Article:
The Mises Institute is one of the greatest organizations to introduce people of all ages to the world of Austrian economics.
Shortly following former Congressman Ron Paul’s 2008 presidential election campaign, I signed up for the institution’s economics courses. I learned a lot by reading Henry Hazlitt, Murray Rothbard, Ludwig von Mises and all of the other great economists and thinkers.
What’s great about Austrian economics is that you are constantly learning something new. And, more importantly, you can solve today’s problems with this economic school of thought.
On Thursday, the Mises Institute published one of my articles on duties imposed by the U.S. government on Chinese aluminum foil. I have done a lot in my writing career, but this is definitely a great honour.
Here is an excerpt to my piece entitled “Duties Imposed Against Chinese “Dumping” Hurt American Consumers“:
For years, special interests have called on the U.S. government to “level the playing field” in the form of duties, levies, and other antiquated measures. Democrats and Republicans alike have aired their grievances over the trade deficit, grumbling about exporters hurting American workers by flooding the market with cheap goods. These complaints are deeply misguided.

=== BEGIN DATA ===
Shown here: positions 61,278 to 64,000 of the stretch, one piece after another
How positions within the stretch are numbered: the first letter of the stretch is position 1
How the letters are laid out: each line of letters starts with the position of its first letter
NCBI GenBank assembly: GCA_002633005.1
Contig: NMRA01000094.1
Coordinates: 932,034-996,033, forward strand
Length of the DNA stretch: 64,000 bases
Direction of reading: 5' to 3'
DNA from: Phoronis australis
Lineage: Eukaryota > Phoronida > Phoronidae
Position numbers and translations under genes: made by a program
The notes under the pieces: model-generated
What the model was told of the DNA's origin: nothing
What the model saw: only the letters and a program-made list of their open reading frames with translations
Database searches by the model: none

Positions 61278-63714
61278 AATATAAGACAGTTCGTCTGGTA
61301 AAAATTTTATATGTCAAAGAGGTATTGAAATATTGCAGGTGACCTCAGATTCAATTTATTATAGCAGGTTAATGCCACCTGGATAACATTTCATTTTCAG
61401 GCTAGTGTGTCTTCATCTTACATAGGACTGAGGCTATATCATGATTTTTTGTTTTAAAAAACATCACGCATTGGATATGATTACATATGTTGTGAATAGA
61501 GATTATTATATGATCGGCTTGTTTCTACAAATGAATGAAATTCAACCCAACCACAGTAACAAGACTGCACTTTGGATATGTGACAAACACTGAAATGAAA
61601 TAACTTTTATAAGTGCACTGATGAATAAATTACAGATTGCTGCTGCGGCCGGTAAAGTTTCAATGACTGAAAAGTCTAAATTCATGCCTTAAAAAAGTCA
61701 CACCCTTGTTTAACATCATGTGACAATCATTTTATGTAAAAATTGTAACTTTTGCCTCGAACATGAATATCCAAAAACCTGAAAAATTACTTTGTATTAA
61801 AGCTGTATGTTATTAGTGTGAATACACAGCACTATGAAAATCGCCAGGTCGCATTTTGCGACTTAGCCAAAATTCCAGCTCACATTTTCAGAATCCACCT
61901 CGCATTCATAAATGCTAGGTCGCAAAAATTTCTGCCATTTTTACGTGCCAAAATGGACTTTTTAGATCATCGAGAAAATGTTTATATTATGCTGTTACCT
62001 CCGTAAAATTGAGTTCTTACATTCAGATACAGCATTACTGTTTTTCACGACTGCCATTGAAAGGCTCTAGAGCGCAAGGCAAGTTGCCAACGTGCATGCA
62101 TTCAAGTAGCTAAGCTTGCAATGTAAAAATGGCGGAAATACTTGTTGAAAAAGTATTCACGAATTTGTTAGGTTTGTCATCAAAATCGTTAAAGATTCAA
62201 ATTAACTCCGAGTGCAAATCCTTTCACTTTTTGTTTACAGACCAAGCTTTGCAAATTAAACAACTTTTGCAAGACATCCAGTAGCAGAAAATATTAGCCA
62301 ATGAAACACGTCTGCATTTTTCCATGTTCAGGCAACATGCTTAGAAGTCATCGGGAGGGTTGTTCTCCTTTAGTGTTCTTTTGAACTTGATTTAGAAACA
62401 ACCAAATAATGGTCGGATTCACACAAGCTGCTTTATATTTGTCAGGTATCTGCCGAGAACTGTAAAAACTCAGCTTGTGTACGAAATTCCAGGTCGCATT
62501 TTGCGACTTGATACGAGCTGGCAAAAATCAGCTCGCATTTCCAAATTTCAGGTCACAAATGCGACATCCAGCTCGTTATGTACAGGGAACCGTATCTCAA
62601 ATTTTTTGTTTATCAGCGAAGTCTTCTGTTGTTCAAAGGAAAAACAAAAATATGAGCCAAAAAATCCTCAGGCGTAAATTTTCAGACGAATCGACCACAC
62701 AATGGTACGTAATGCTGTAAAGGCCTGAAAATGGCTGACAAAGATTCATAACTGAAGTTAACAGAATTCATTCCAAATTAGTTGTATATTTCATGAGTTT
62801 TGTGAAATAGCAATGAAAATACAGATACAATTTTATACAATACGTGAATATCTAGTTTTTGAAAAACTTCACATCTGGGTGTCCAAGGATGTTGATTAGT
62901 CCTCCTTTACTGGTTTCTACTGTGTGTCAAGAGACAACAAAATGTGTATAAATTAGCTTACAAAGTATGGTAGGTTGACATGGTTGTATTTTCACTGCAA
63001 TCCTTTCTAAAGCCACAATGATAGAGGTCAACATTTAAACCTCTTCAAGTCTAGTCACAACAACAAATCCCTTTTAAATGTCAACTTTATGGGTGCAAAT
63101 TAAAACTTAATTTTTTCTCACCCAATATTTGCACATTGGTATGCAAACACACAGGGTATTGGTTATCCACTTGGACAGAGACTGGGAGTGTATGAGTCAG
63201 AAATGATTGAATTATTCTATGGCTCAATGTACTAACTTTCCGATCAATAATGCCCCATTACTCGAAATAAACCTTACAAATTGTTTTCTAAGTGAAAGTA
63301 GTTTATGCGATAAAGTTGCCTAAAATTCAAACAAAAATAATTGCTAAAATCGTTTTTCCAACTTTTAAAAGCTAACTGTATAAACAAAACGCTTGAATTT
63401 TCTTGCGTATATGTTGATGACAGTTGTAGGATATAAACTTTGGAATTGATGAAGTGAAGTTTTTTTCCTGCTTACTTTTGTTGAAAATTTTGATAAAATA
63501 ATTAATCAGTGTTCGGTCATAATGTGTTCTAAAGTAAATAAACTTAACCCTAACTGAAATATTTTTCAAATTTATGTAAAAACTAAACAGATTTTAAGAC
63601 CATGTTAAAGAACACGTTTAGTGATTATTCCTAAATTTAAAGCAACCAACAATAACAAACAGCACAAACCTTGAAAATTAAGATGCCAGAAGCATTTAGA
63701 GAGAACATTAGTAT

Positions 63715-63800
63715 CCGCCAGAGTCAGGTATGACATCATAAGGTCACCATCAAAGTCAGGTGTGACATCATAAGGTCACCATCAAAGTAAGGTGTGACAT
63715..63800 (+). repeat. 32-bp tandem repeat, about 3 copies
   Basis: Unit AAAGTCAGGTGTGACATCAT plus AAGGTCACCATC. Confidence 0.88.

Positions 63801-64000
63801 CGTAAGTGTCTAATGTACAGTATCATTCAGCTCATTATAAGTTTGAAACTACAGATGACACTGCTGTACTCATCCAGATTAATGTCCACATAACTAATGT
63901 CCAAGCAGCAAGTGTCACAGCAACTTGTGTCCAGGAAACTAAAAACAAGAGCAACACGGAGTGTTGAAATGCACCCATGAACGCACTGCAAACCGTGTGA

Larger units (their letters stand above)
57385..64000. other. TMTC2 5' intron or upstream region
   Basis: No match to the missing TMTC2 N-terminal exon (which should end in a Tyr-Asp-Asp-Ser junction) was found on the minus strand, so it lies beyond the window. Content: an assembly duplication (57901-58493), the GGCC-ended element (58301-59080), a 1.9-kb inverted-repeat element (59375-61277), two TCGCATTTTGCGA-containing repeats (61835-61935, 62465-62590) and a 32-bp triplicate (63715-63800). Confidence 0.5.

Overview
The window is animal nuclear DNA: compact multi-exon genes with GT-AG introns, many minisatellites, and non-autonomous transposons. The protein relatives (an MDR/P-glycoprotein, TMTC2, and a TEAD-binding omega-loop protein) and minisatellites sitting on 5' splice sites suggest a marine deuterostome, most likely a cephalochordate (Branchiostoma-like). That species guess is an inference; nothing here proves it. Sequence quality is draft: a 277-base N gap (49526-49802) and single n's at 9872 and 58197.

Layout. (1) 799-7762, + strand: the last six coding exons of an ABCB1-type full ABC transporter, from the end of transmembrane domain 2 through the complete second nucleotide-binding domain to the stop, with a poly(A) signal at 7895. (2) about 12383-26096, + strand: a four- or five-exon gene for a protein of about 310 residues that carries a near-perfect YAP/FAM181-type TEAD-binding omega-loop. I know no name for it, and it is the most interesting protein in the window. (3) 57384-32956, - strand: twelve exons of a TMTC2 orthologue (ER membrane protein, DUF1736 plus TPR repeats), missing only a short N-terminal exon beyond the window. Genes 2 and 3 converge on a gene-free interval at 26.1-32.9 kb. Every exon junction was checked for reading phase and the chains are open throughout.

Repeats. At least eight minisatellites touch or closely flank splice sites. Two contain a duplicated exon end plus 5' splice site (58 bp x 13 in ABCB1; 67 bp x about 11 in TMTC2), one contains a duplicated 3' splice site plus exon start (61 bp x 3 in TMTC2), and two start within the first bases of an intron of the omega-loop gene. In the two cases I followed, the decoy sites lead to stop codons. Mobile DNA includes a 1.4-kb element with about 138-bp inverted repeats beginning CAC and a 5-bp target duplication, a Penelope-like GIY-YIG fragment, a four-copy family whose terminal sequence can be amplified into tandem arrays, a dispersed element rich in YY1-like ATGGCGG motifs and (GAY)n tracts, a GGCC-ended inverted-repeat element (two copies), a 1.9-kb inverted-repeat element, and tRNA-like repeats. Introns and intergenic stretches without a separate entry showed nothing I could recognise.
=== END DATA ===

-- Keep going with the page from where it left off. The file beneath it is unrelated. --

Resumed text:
Over the last decade, China has been accused of tilting international trade in its favor. Is this true? No, it is demonstrably false, as Beijing’s subsidized exports greatly benefit American consumers far more than the Chinese population.
You can’t tell that to the U.S. government, though.
In late October, the Department of Commerce announced that China dumped aluminum foil on the U.S. market, selling the goods at “unfairly low prices.”
Trade policy under Trump hasn’t been dramatically different from his predecessors, though. Who who monitor trade deals have forgotten about President Barack Obama’s 35% tax on Chinese tires and President George W. Bush’s 20% tax on imported steel.